BY NICO VREELAND

[This feature is a brief monthly summary of interesting books coming out this month. Click the pictures or the title links to find these books at Powell’s.]

It’s a scrappy month for Book Radar: several of the books I was watching for were pushed back to January. In any case, here’s hoping one of these tickles your fancy. If you’re anticipating a book I missed, let me know in the comments.


420 Characters, by Lou Beach (out 12/6)

These stories started as a Facebook project in which Beach wrote a story per day as a status update. Normally, that conceit would be enough for me to write off the entire thing. But since Machine Man, one of my favorite books this year, started as a blog experiment, I’m giving this one a shot. (It doesn’t hurt that everybody from Jonathan Lethem to George Saunders have given the thing raving blurbs.) The short-shorts come accompanied by Beach’s illustrations (and illustrating seems to be his first love), and you can find samples of them, and audio files of several being read by no less than Jeff Bridges and Ian McShane, at the book’s website.


The Artist of Disappearance, by Anita Desai (out 12/6)

Multiple Booker prize shortlistee Anita Desai turns in three novellas about the art world. The Guardian calls it her best work in years, and also calls her “India’s best living writer.” Worth taking notice.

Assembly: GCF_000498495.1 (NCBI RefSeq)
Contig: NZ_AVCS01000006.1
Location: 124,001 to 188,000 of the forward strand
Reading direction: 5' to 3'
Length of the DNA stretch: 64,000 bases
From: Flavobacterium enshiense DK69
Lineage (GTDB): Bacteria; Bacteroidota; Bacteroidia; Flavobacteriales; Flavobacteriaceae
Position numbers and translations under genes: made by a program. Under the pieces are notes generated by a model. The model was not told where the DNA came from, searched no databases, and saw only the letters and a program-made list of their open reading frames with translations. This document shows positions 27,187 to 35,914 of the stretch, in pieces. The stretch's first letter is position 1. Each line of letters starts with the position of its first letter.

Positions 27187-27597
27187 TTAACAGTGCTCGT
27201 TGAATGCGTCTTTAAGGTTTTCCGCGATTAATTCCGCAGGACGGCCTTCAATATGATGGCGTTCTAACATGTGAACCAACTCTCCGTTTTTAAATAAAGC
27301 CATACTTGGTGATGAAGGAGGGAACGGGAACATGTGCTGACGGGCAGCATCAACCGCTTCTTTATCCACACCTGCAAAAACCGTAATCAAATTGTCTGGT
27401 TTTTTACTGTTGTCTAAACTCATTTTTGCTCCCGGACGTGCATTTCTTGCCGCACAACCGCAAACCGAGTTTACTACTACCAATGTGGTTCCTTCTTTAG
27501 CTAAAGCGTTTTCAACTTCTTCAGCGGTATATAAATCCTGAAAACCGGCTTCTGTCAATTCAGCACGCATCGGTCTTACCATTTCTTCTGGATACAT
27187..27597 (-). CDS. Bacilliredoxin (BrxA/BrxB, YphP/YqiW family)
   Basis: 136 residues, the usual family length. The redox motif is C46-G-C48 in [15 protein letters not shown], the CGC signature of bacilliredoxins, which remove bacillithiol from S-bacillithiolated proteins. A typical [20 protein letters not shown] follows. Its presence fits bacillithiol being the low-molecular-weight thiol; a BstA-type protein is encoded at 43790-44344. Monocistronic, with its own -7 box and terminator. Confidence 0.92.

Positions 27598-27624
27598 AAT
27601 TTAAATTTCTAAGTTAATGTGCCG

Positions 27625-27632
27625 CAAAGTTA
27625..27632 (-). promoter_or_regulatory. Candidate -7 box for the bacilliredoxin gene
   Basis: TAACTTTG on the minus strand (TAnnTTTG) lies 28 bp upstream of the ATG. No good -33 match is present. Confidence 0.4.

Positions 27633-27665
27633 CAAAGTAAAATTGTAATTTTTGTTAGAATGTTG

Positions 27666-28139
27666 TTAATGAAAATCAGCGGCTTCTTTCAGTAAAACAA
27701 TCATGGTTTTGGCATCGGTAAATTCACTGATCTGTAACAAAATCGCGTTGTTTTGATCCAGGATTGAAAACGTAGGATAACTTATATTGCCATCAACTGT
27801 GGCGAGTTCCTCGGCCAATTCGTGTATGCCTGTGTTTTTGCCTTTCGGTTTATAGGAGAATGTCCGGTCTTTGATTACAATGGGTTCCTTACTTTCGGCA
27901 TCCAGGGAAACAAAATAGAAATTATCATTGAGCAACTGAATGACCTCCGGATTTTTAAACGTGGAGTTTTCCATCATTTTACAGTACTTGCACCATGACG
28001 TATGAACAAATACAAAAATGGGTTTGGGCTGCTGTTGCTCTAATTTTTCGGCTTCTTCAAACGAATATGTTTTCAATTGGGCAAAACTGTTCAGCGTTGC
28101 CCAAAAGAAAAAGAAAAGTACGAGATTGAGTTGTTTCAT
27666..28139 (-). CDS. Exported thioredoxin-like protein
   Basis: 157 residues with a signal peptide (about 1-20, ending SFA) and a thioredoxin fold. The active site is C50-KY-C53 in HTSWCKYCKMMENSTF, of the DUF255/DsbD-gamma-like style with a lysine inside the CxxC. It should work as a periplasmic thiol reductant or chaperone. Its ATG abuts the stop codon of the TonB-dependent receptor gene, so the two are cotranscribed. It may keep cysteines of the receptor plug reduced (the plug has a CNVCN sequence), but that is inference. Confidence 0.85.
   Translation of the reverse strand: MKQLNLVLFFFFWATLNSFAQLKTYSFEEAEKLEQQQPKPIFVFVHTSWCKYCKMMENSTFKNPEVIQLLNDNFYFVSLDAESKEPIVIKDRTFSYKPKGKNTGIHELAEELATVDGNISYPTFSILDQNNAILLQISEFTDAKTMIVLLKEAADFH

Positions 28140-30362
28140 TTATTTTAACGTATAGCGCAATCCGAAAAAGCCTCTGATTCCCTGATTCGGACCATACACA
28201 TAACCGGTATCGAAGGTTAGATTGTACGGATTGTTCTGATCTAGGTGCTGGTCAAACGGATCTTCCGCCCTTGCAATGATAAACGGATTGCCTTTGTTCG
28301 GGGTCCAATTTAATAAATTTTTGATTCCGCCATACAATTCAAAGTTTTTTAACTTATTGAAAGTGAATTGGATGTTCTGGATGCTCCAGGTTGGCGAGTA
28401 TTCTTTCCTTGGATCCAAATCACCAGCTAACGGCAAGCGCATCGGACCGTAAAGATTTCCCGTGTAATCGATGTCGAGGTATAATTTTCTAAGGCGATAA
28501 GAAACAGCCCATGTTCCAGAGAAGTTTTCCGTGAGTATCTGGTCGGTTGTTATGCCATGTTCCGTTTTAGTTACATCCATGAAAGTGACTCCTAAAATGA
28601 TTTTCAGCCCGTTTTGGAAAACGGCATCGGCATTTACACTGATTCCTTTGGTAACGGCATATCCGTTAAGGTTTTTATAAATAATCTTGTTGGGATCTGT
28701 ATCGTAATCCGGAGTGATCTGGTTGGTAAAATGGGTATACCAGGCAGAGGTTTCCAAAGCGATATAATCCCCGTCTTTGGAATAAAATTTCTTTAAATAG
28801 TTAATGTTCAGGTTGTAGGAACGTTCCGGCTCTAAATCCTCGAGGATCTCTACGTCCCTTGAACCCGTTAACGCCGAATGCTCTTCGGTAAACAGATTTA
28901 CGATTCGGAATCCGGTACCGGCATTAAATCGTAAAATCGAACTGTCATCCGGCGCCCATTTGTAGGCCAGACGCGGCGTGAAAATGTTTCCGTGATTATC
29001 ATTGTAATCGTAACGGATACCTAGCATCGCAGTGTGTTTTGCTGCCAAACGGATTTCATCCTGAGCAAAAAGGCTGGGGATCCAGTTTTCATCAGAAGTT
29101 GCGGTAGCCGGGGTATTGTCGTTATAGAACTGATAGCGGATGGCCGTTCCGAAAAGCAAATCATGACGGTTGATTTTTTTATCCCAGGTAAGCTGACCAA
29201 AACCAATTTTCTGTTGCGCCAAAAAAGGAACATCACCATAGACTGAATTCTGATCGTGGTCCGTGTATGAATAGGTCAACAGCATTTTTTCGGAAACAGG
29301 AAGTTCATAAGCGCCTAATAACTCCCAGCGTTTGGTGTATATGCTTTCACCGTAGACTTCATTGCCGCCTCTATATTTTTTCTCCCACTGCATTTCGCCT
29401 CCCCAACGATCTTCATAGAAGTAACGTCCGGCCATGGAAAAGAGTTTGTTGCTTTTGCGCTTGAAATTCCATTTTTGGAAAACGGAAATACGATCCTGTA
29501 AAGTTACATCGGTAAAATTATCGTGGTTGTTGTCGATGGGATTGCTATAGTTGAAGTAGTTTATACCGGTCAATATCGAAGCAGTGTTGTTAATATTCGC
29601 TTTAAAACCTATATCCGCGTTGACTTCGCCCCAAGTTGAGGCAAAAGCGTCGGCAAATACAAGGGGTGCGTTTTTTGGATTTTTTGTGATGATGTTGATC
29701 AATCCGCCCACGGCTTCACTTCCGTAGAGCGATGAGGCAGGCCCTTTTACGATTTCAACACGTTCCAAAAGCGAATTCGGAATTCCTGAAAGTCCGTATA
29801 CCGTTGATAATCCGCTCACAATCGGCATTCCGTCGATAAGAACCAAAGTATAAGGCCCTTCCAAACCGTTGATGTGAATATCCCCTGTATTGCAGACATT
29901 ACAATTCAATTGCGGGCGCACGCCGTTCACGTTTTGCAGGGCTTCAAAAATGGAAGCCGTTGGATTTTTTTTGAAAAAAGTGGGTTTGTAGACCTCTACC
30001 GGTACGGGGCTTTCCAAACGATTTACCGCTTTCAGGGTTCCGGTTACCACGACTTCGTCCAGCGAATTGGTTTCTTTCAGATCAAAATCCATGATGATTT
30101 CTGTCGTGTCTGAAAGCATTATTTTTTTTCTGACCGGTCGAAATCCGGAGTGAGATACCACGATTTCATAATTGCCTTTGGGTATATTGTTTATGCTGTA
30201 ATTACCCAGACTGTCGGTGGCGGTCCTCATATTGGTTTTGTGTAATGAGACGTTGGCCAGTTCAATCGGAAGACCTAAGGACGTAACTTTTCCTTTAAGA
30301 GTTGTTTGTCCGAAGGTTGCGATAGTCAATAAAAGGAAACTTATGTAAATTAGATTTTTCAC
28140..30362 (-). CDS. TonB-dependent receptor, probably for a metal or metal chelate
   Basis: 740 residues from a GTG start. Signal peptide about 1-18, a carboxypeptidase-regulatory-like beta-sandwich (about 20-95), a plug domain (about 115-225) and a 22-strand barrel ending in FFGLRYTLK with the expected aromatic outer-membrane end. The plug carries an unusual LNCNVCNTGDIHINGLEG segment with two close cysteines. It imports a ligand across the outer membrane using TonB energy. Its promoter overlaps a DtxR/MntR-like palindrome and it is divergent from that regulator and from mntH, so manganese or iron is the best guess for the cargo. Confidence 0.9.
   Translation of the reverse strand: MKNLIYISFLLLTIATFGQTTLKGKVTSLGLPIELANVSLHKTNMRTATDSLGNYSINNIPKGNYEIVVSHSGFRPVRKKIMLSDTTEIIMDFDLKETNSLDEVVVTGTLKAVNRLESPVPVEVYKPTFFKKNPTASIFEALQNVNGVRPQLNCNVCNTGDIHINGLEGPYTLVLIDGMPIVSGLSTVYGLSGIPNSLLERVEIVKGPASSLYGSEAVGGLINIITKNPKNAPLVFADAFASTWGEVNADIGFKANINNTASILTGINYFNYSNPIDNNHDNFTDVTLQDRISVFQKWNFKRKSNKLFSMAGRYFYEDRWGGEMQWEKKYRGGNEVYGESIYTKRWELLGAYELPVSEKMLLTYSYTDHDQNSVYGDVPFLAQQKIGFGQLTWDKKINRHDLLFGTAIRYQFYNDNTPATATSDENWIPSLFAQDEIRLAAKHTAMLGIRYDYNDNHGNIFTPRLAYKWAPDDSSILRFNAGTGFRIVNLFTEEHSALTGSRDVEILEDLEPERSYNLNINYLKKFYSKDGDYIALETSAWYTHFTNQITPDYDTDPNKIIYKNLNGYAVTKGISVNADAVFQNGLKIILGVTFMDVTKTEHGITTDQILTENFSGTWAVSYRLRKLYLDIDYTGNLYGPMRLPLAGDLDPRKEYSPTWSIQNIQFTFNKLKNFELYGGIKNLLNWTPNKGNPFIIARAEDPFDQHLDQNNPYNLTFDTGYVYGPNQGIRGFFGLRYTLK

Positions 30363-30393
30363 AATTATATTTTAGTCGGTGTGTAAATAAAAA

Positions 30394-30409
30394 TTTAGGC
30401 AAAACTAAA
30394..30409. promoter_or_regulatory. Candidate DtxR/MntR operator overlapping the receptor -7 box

Stone of Kings: In Search of the Lost Jade of the Maya, by Gerard Helferich (out 12/6)

When modern archaeologists first excavated Maya cities, they discovered a trove of stunning jade artwork, but they couldn’t find the source of the stone. Helferich’s account of the 300-year search for Maya jade claims to be a rollicking jungle adventure tale. I like those.


Angel Makers, by Jessica Gregson (out 12/6)

This creepy debut novel, based on a true story, follows an ostracized medicine woman who lives outside a remote village in early 20th century Hungary. When the men of the village return after World War I, the women decide their lives are better without them, and start killing them off. Sounds like a decent option for the right kind of reader.

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